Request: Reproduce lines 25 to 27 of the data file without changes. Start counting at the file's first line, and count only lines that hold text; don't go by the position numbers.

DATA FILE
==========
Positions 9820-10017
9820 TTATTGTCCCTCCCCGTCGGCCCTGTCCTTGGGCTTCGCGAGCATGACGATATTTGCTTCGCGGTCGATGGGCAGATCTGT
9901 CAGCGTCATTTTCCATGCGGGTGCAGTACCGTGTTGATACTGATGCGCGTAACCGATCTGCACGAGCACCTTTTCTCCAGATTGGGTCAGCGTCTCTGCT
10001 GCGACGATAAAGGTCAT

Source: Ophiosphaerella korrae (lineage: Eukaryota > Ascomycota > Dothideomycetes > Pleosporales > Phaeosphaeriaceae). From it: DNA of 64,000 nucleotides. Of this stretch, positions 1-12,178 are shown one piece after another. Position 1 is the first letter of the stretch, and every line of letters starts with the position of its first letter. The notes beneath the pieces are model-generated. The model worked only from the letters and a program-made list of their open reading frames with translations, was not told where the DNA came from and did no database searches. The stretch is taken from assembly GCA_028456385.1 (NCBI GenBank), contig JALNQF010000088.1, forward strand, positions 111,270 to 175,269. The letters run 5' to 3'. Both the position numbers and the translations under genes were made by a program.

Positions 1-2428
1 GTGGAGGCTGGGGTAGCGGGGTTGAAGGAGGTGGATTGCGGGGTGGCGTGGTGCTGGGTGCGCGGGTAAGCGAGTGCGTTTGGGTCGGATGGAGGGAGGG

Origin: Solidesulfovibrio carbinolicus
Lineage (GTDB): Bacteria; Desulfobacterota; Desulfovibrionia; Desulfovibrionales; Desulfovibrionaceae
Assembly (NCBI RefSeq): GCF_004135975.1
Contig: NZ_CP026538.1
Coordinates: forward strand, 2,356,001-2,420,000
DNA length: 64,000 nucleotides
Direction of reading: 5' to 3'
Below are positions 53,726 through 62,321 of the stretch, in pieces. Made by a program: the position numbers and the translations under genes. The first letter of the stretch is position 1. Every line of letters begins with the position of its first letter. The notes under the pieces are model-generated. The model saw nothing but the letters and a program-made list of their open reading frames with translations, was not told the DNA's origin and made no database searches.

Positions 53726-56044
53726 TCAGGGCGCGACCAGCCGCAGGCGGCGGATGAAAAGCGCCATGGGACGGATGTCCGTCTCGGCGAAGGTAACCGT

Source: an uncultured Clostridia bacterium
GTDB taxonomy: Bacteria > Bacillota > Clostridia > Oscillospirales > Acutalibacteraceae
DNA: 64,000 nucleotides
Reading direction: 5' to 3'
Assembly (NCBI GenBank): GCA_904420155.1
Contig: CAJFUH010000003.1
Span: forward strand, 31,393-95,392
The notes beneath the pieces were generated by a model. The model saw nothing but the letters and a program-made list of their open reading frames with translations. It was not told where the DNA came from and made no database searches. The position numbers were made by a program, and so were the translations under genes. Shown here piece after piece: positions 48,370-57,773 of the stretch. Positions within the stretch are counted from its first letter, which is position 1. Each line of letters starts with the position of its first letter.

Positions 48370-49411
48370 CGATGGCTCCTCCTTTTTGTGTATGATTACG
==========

The notes beneath the pieces were generated by a model. The model saw nothing but the letters and a program-made list of their open reading frames with translations. It was not told where the DNA came from and made no database searches. The position numbers were made by a program, and so were the translations under genes. Shown here piece after piece: positions 48,370-57,773 of the stretch. Positions within the stretch are counted from its first letter, which is position 1. Each line of letters starts with the position of its first letter.

Positions 48370-49411
48370 CGATGGCTCCTCCTTTTTGTGTATGATTACG